- Most people spend 95 percent of their free time on entertainment and 5 percent on education. Do the opposite.
- Many people believe the world offers little to no opportunities or upward mobility. Think the opposite.
- Most people limit their beliefs. Do the opposite.
- Most people take what they see in the media at face value. Definitely do the opposite.
Don’t become a reflexive concentration. Some conventional wisdom is right. But when you see damn near everyone thinking in lockstep, parroting the same narratives word for word, avoid it like the plague.
This is why I’m neither Democrat nor Republican — both parties are political robots with this homogeneous list of talking points. Society has turned tribalists onto steroids.
Just sit on the sideline and observe the insanity. Then, focus on improving your life, using the common sense, logic, and reason I mentioned earlier.
A Cliche, But a Useful Cliche Nonetheless
‘Believe in yourself! Have faith in your abilities! Without a humble but reasonable confidence in your own powers you cannot be successful or happy.’— Norman Vincent Peale
The most important cheat code to life is being optimistic.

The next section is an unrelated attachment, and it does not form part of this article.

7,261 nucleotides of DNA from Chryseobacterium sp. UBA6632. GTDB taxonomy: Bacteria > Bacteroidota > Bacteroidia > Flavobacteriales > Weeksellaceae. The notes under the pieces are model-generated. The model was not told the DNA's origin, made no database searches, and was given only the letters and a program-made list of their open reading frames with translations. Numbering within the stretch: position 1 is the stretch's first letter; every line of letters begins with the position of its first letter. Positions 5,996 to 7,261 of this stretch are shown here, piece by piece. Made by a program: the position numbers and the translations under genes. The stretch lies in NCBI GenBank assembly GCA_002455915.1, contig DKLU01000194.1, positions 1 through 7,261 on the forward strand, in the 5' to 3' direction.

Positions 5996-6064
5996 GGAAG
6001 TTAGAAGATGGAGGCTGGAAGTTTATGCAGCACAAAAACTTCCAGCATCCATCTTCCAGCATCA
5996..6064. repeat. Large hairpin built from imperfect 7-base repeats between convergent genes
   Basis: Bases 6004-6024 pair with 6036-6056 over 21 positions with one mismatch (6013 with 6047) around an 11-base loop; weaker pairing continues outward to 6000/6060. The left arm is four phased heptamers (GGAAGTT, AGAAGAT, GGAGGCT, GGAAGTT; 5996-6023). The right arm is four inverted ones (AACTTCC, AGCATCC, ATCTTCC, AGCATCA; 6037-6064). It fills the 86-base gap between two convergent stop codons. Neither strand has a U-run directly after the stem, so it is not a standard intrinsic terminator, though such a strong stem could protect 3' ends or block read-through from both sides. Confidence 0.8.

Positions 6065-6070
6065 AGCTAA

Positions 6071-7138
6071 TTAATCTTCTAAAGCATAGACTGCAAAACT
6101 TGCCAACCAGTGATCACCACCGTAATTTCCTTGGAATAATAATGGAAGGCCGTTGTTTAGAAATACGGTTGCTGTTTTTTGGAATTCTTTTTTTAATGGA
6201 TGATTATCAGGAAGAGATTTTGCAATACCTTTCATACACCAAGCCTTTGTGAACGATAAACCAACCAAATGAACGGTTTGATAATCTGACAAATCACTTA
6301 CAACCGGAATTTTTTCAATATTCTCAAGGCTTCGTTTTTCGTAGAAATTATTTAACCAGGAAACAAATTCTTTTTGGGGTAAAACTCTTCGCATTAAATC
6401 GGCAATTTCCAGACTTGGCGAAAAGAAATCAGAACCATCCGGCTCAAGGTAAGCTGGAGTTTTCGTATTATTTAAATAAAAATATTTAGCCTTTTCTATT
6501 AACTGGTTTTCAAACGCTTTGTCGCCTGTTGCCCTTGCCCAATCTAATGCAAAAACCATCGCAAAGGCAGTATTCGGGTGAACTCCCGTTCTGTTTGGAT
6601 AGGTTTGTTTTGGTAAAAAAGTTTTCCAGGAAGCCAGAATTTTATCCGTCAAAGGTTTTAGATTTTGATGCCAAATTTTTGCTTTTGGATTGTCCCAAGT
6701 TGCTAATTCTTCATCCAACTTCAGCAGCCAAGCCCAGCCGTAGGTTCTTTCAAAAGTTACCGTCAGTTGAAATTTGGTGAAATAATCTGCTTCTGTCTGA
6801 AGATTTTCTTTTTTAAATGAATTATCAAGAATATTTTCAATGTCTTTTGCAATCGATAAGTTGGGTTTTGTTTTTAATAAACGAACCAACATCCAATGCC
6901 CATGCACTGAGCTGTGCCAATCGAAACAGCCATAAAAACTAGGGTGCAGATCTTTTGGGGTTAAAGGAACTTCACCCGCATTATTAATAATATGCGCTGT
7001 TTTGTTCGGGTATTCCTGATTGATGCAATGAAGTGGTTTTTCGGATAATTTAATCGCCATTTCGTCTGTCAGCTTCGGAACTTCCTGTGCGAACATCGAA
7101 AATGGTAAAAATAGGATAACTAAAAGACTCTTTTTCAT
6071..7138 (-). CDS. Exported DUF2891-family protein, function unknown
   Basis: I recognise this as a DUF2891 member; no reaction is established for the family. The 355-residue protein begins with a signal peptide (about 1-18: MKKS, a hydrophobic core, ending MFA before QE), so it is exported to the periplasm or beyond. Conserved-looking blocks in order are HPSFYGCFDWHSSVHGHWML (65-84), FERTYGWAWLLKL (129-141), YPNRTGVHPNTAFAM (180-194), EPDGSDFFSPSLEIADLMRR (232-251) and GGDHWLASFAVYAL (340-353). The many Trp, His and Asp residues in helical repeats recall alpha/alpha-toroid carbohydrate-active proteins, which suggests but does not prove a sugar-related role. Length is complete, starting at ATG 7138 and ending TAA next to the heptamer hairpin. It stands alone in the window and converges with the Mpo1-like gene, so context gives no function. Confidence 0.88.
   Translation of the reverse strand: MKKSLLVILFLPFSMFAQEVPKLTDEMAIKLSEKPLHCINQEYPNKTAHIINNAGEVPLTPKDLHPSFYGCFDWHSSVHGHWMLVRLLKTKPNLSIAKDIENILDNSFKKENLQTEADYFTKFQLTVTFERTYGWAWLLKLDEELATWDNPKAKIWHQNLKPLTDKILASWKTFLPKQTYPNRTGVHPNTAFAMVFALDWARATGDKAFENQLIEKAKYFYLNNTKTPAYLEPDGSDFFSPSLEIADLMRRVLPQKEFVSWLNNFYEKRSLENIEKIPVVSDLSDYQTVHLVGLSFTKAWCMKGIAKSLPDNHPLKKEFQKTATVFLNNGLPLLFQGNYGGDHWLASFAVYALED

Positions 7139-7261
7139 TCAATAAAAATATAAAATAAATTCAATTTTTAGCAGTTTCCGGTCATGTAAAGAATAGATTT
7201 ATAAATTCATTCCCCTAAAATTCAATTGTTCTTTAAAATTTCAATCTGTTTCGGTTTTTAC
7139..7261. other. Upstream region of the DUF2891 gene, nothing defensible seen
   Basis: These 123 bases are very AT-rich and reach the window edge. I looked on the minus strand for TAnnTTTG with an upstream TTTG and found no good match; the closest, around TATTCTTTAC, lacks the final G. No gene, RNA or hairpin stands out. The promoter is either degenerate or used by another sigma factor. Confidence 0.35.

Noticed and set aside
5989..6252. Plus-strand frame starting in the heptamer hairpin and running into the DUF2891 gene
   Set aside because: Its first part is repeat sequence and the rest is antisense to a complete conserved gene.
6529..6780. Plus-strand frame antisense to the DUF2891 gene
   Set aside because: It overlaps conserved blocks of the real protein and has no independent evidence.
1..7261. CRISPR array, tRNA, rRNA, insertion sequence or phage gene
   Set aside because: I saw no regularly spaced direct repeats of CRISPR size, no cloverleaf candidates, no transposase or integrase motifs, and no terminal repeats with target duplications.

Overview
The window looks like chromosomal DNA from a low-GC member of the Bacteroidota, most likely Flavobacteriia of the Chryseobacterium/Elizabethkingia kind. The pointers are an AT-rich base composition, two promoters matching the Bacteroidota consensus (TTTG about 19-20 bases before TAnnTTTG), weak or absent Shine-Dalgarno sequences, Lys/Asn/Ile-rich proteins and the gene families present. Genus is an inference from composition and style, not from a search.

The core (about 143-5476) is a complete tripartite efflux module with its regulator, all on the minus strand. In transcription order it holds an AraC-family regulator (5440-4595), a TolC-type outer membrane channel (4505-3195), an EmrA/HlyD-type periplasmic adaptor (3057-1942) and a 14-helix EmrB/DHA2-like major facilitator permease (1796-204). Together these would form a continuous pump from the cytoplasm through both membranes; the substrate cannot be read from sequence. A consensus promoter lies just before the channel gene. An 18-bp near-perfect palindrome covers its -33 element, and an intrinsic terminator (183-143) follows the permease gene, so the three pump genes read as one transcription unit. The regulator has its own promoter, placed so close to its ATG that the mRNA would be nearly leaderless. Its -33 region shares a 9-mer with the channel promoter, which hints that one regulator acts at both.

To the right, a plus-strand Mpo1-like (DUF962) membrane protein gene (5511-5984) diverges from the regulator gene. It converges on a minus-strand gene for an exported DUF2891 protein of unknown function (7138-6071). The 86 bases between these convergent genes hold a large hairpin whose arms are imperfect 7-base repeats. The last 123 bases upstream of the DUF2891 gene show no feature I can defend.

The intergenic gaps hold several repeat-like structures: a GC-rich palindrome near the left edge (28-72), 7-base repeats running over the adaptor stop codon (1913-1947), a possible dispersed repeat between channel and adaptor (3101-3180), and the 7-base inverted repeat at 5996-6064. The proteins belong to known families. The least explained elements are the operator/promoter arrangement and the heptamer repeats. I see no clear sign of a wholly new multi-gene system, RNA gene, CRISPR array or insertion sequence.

You have to be bullish about the future, even to the point of deluding yourself if need be. Think of life as the stock market — even with ups and downs, in the long-run, it tends to go up.
The level of pessimism, angst, nihilism, outrage, all of it, makes me sad. I can see how people arrive at this sort of thinking and why it happens. But, again, the minds of these types of people are hard to change, so I just wish them the best and hope things turn out okay.
I reverse my messages for people like you. People with hope.
Look, life isn’t fair. I’m sure you’ve been dealt many a bad hand in life. But so the hell what? What does focusing on the negative do for you? Nothing. What does complaining solve? Nothing.
Success in life comes from figuring out which thoughts are useful to you and which ones aren’t. Even if your odds of success are slim, you’re better off focusing on low but possible odds than definite negative odds.
Don’t think of optimism as Pollyanna, think of it as the only logical pragmatic belief system to have. It’s the best option.
You should be optimistic. The sky isn’t falling, no matter how much the media tells you it is. Odds are, you’re reasonably intelligent. You have a talent or skill that you can use to make a living. You have access to insane levels of information.
Get out of your own way.